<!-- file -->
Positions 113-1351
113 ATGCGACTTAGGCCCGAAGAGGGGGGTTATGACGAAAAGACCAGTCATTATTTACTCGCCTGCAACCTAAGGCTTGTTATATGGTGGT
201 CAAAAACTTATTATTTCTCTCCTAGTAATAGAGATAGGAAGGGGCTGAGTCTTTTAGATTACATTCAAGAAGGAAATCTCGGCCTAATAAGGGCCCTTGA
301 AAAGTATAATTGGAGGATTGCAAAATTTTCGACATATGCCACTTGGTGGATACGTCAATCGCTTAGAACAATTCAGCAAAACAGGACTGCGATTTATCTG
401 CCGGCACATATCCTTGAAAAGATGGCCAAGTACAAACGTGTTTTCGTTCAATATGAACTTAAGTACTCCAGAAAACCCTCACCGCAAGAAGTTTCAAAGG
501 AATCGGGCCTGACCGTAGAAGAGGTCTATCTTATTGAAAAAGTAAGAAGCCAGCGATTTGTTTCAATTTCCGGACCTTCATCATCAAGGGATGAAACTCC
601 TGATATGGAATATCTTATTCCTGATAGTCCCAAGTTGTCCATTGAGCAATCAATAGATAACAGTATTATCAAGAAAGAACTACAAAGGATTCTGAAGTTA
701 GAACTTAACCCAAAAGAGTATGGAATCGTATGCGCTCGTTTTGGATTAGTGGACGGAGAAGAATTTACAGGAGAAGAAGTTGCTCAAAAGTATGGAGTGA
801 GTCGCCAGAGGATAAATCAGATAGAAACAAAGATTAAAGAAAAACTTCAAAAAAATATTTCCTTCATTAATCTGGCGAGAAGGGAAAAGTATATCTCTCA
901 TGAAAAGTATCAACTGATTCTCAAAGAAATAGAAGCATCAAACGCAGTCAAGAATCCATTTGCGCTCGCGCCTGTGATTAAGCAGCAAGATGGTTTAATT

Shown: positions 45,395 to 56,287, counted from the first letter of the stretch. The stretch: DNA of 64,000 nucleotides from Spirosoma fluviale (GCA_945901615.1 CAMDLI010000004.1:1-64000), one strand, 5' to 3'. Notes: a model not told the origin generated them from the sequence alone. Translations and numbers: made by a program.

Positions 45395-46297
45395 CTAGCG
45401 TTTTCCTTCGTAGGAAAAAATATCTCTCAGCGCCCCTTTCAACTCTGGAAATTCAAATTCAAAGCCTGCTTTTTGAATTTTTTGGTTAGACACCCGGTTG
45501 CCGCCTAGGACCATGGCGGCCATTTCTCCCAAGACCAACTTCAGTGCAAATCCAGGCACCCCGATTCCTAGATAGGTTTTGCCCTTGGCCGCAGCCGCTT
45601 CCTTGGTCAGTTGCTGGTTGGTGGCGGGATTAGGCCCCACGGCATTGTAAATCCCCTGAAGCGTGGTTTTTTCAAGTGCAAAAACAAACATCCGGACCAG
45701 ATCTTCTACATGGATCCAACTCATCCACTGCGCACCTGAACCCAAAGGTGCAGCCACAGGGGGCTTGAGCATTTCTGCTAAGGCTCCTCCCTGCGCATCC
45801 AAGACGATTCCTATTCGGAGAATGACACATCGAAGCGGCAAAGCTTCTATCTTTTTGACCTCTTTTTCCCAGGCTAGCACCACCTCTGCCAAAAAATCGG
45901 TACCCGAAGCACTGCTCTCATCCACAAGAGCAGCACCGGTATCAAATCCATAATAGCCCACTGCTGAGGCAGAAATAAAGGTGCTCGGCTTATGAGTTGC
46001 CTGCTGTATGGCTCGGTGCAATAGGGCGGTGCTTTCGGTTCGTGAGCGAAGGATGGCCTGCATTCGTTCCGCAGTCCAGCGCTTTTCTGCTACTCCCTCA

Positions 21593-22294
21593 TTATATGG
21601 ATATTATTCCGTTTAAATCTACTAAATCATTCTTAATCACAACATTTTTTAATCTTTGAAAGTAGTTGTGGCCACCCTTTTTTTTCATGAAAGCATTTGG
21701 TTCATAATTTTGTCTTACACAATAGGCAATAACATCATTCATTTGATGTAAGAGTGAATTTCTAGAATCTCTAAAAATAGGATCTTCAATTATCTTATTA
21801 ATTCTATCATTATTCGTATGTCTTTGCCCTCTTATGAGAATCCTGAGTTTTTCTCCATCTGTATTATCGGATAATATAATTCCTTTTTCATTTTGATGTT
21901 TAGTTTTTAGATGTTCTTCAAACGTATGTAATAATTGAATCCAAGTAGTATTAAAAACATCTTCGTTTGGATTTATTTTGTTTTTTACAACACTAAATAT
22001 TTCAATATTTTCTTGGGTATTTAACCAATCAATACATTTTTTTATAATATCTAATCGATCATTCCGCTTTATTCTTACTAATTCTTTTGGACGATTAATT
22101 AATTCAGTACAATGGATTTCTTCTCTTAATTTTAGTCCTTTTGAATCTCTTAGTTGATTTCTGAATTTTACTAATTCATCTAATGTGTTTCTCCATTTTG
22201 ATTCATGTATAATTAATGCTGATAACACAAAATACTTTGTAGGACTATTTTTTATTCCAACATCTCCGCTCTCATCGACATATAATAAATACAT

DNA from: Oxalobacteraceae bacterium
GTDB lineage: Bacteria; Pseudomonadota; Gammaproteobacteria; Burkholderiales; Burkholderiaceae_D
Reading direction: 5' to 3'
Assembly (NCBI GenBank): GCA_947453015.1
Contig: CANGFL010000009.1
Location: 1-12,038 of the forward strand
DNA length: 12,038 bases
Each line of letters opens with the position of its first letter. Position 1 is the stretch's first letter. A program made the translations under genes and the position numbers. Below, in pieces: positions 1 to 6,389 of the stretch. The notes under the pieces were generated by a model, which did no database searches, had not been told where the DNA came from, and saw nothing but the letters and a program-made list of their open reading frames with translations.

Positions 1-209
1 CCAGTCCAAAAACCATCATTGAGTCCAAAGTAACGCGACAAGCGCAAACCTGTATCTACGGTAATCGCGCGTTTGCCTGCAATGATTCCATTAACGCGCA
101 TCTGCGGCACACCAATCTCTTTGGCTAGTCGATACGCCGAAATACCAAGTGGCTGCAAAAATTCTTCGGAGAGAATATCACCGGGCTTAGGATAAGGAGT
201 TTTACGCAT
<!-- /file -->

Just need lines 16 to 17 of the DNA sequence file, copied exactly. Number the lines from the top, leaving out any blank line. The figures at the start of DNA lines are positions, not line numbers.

45601 CCTTGGTCAGTTGCTGGTTGGTGGCGGGATTAGGCCCCACGGCATTGTAAATCCCCTGAAGCGTGGTTTTTTCAAGTGCAAAAACAAACATCCGGACCAG
45701 ATCTTCTACATGGATCCAACTCATCCACTGCGCACCTGAACCCAAAGGTGCAGCCACAGGGGGCTTGAGCATTTCTGCTAAGGCTCCTCCCTGCGCATCC